Nationwide cyanobacterial monitoring has been carried out since 1998. The monitoring is the result of cooperation between SYKE and the Centres for Economic Development, Transport and the Environment (ELY Centres) and municipal environmental authorities. Rotary Finland has also been involved in the monitoring for three years now. The monitoring includes over 400 permanent observation sites around the country in inland waters and coastal areas and in the archipelago. Individual citizens can participate in the monitoring by sending their observations via the smartphone-friendly Havaintolähetti website to the Järvi-meriwiki online service or through the cyanobacterial situation map service on the vesi.fi website.

Information on the cyanobacterial situation in the sea areas near Finland was gathered from satellite images, the Finnish Border Guard, marine research vessel Aranda, the species, biomass, and pigment results of cyanobacteria at the Utö Atmospheric and Marine Research Station, and cruise and merchant ships equipped with Alg@line measuring equipment. The seagoing service of the Finnish Meteorological Institute provided up-to-date information on sea surface temperatures, and the drift forecasts for cyanobacterial rafts were also prepared in cooperation with the Finnish Meteorological Institute. This year, satellite observations were utilised not only in sea areas but also in 50 lake areas.

More detailed information on the local cyanobacterial situation is available from the ELY Centres, municipalities and cities. If poisoning is suspected, contact the Poison Information Center, a doctor or veterinarian.

SYKE thanks all parties involved in cyanobacterial monitoring for their important cooperation!

Several compounds produced by cyanobacteria can cause health hazards

According to the Finnish Institute for Health and Welfare (THL), cyanobacterial occurrences can cause health hazards. Cyanobacteria produce a number of different compounds that can cause symptoms. Some cyanobacteria can produce liver or nerve toxins, but most of the symptoms experienced by swimmers may also be due to other compounds.

Small children and pets should particularly be kept out of water rich with cyanobacteria. Water with cyanobacteria should not be used in a sauna or as washing or irrigation water. If you suspect a poisoning, seek medical advice or take the pet to a veterinarian. If necessary, the Poison Information Centre will provide additional instructions.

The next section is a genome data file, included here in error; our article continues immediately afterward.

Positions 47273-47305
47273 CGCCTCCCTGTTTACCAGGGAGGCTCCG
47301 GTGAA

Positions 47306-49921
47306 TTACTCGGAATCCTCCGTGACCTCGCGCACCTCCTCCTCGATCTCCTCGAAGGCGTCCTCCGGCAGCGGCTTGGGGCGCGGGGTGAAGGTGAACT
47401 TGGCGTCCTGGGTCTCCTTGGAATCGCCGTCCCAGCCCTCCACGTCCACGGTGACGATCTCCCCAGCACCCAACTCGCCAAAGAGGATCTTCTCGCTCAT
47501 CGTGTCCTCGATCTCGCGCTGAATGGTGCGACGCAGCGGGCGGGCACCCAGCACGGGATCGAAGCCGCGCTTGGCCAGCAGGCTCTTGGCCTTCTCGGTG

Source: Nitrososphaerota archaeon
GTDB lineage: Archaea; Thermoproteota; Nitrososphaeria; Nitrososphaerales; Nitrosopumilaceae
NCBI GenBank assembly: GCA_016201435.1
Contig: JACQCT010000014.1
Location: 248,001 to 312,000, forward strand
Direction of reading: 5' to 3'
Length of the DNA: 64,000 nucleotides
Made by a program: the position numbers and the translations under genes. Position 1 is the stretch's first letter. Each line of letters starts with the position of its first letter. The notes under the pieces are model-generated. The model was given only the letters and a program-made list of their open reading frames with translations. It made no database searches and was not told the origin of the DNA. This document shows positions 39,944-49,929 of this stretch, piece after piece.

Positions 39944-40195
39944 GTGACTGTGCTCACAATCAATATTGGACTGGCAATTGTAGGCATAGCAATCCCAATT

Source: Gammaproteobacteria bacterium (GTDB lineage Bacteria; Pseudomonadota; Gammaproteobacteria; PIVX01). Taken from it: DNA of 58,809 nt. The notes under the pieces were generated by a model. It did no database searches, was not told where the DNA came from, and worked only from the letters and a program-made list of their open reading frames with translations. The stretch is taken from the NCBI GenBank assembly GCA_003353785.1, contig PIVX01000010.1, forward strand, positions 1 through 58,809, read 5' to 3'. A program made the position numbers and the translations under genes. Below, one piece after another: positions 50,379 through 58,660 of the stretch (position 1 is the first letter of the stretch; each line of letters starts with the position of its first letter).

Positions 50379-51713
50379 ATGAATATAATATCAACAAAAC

The municipal health authorities monitor the cyanobacterial situation on beaches.

Report your cyanobacterial observations to the Järvi-meriwiki (Lake and sea wiki)

In Järvi-meriwiki, maintained by the Finnish Environment Institute, you can establish your own observation site and share cyanobacterial observations or make individual observations when moving around waterways. You can also report observations via the smartphone-friendly Havaintolähetti website. The reported observations are shown on the national cyanobacterial observation map, and they support the national algal situation assessment. Observations about the absence of cyanobacteria are also important.

Järvi-meriwiki is an online service produced in collaboration with authorities and citizens. The service provides basic information on all lakes larger than one hectare as well as different areas of the Baltic Sea. Users can share, for example, photos and other observations on the service.

Municipalities and cities monitor the cyanobacterial situation on the beaches, so it is advisable to report rich cyanobacterial occurrences on beaches to the health authorities of the municipality in question.

Cyanobacterial observations also in the Itämeri.fi and vesi.fi services

The cyanobacterial maps presented on the websites MarineFinland.fi and Vesi.fi combine the observations reported to the Järvi-meriwiki and from the beaches of the City of Helsinki, as well as the observations based on satellite interpretations made by SYKE during the last three days.

This is how you identify cyanobacteria

A small amount of cyanobacteria in the water appears as green or yellowish particles. Narrow stripes of algae can drift to a beach. In calm weather, a substantial amount of cyanobacteria forms greenish or yellowish algal rafts and piles up in coastal water. In spring, yellowish pollen from coniferous trees may also be present in the water. Unlike cyanobacteria, pollen is found not only on the surface water but also, for example, on piers or yard furniture.

Cyanobacteria dissolve into tiny particles in the water if you touch the algal mass with a stick. If the algae become attached to the stick, they are something other than cyanobacteria. In a water vessel, cyanobacteria rise to the surface as tiny greenish particles within about an hour.

Algae bloom risk analysis

Information about algae situation 

Satellite observations

Utö atmospheric and marine observation station and Alg@line monitoring

Networks for marine research

Map images for media use

More information

(Telephone 1 pm to 3 pm)

Lakes

  • Senior Research Scientist Kristiina Vuorio, Finnish Environment Institute SYKE, tel. 295 251 757, firstname.lastname@syke.fi

Sea areas  

Coastal cyanobacterial observations

  • Senior Researcher Sirpa Lehtinen, Finnish Environment Institute SYKE, Tel. 0295 251 353, firstname.lastname@syke.fi

Offshore cyanobacterial observations

  • Eotuki@syke.fi
  • Leading Researcher Jenni Attila, Finnish Environment Institute SYKE, Tel. 0295 251 078, firstname.lastname@syke.fi

State of the Baltic Sea

  • Research Professor Markku Viitasalo, Finnish Environment Institute SYKE, Tel. 0295 251 742, firstname.lastname@syke.fi

Communications

  • Communications Intern Vilma Ruponen, Finnish Environment Institute SYKE, Tel. 0295 251 039, firstname.lastname@syke.fi